While this mounting system was revolutionary at the time, by today's standards it is overly complex, requiring patience and care. Both the camera body helicoid and the lens must be set to infinity before the lens is mounted on or taken off the camera.
In the 1950s Nikon adapted this mount for their line of RF cameras and lenses.
In 2002, as a tribute to the Contax, Cosina built a modern camera that uses the same mount: the Voigtlander Bessa R2C.
The 1930s cameras
The Contax I is a high-end 35mm rangefinder camera made by Zeiss Ikon to compete with Leica models. It was released in 1932. The Super Nettel was based on the Contax I, with the same kind of shutter but a folding body, a fixed lens, and a short-based rangefinder. It was intended to be a cheaper alternative.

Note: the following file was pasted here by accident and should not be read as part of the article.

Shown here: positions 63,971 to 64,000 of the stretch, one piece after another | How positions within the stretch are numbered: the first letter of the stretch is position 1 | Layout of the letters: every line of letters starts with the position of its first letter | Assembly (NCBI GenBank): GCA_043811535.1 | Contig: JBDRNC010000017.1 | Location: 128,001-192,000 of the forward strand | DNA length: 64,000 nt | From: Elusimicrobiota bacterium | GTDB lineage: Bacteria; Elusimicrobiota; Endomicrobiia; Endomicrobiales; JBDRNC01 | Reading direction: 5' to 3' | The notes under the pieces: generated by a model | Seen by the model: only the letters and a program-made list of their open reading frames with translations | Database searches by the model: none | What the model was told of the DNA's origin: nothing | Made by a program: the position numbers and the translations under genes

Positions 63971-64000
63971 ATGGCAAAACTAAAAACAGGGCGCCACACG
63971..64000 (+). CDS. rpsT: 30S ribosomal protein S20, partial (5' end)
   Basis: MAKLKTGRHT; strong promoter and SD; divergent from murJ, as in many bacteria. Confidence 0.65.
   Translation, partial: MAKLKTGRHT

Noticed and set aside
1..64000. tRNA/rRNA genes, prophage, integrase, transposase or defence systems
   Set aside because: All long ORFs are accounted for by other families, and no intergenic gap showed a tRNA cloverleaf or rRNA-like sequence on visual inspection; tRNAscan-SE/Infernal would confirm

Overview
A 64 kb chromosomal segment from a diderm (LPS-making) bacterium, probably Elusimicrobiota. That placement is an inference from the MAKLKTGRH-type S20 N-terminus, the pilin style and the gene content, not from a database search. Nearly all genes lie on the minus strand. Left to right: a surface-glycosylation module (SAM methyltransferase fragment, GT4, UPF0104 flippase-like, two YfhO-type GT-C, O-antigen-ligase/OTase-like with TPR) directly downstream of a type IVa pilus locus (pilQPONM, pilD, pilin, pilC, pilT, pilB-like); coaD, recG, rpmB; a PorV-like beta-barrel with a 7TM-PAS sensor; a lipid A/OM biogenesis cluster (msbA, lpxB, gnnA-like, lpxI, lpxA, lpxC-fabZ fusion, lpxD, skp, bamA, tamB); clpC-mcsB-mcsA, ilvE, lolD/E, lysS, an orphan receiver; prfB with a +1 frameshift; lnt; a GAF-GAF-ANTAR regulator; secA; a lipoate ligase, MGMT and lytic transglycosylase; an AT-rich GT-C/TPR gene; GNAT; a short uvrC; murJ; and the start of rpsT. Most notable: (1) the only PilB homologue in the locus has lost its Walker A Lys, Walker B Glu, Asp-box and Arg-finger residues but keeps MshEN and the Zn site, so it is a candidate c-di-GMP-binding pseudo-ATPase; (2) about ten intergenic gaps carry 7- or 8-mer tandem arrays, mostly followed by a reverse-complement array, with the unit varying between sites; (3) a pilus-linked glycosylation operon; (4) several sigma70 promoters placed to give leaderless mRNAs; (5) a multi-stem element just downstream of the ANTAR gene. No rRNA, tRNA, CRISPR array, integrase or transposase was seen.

The Contax I was Zeiss' answer to Leica's offerings in the 35mm market, one Leica had effectively controlled since it helped create it in 1925. It could be argued that the Contax I concept was technically superior to the Leica, but it was let down by being rushed to market, Zeiss being eager to catch up. The Contax has a number of technological advantages over the Leica. It has a longer rangefinder triangulation base (90mm) for better focusing and a bayonet lens mount (see Contax rangefinder lenses) instead of a screw mount like the Leica's. It also has a removable back for film loading instead of Leica's bottom-loading system. To go up against Leica's horizontal-travel fabric shutter (maximum speed 1/500 second), the Contax I has a vertical-travel articulated metal shutter (max. speed 1/1000); this is less vulnerable to being burned by focused sunlight.
However, the Contax I lacks in fit and finish, it is heavy and boxy with sharp corners, and it suffers from many reliability problems.